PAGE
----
Psalm 77 is a very ancient retelling of the Exodus story of the escape of the people of Israel from slavery in Egypt. It's so ancient, in fact, that it may pre-date the version in the Book of Exodus itself. The congregation in the Temple or the synagogue recalls to mind the mighty deeds of the Lord when he rescued his people and displayed his incomparable power by rolling back the sea to enable them to walk across on dry land. Even the Egyptians with their powerful and ancient civilisation could not fail to be impressed.
The reference to Jacob and Joseph reminds us of the central actors in the earlier story of Israel's descent into Egypt to escape from a time of famine and take advantage of Joseph's status as Pharaoh's grand vizier. Now the Psalm charts the journey of their descendants as they made good their escape.
Last week's lectionary readings told us that God was not in the earthquake, wind and fire which passed outside the cave where Elijah was hiding on Mount Horeb, but here the Psalmist contradicts that idea. The lightning bolts were God's arrows. The crash of his thunder was in the whirlwind. And the earth trembled and shook as he passed through the Red Sea ahead of his people. And yet, in all the storm and noise God's footprints were unseen. He led his flock to safety, but the only visible signs of his leadership were the two charismatic figures at the head of the column, Moses and Aaron, constantly reassuring the people that there was no need to be afraid.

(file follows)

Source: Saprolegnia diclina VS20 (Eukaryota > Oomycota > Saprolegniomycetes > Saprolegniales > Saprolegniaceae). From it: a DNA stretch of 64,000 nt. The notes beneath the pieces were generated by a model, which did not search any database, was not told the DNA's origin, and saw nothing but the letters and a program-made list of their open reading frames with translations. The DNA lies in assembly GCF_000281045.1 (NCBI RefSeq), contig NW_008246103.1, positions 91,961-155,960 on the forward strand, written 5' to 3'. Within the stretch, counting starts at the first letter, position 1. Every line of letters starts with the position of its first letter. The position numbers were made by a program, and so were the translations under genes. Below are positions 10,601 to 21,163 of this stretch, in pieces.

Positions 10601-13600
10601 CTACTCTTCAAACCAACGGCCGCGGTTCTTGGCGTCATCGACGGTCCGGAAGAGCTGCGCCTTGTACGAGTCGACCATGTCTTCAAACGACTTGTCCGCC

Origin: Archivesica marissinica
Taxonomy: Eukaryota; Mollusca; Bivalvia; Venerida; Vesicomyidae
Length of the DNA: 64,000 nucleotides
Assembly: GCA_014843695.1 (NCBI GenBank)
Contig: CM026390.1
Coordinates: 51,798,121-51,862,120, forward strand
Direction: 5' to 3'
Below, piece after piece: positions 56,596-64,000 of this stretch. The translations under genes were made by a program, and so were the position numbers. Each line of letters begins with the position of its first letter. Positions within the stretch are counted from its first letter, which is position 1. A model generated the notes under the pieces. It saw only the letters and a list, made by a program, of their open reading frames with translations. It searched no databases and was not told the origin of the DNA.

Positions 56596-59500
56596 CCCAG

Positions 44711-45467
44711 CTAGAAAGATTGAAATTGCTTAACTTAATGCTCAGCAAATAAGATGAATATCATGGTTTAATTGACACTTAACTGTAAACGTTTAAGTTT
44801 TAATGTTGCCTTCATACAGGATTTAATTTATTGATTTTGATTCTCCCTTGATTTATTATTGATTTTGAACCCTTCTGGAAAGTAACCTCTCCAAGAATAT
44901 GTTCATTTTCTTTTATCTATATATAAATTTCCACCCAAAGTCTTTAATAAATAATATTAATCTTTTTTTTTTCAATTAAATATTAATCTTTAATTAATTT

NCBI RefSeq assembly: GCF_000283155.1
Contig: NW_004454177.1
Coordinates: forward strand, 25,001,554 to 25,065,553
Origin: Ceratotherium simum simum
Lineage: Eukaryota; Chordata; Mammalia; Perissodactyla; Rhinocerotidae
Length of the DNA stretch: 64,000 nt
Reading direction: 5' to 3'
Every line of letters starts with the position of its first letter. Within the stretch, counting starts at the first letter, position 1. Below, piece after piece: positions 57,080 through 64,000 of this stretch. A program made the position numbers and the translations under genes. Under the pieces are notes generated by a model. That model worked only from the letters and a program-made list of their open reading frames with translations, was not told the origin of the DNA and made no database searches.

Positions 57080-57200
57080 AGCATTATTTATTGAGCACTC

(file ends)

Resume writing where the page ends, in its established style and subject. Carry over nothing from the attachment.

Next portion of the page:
What was it in the end which saved the people of Israel? Some people think that they really escaped through the Sea of Reeds - a marshy area where the chariot wheels of the Egyptian army became bogged down, preventing them from following the fleeing Israelites - and not through the Red Sea proper. And yet the language of the Psalm conjures up a vivid and terrifying picture, not unlike a tsunami, where the sea retreats during an earthquake only to come crashing back down again on the unsuspecting onlookers. Is that what happened to the Egyptians? Were they pursuing the Israelites along the seashore when suddenly the tide went out and the sea disappeared? Did the Israelites have time to scramble onto higher ground, leaving the Egyptians in their chariots to drown when the sea returned?
Was God at work in the unfolding catastrophe, or was he a still, small voice weeping for the victims even as he was gladdened by the Israelite's escape to freedom? Is he the voice of reason pleading calmly for tolerance and unity in the din of modern day discord ?
Paul reminds his readers that, as Christians, we are called to share in the freedom of the people of Israel. However, he also reminds them that freedom from slavery in Egypt turned out to be a mixed blessing. Instead of using their freedom as an opportunity to let spirituality flourish and shape their future direction, the newly freed slaves soon turned out to have very narrow, unspiritual horizons and were condemned to wander in the wilderness for forty years. They had to be given the Law to keep them in order whereas, says Paul, for spiritually minded people the Law can really be summed up in one simple command, to love our neighbours as we love ourselves.
Paul's churches seems to have had considerable problems - when unspiritual attitudes were allowed to dominate, Paul warned, it could lead to fornication, indecency, debauchery, idolatry, sorcery, quarrels, contentious tempers, envy, fits of rage, selfish ambitions, dissensions, party intrigues, jealousies, drinking bouts, orgies and the like. Sadly, if we look at what went wrong in the early Church we can see examples of all these things - and before the ink was even dry in the Bible.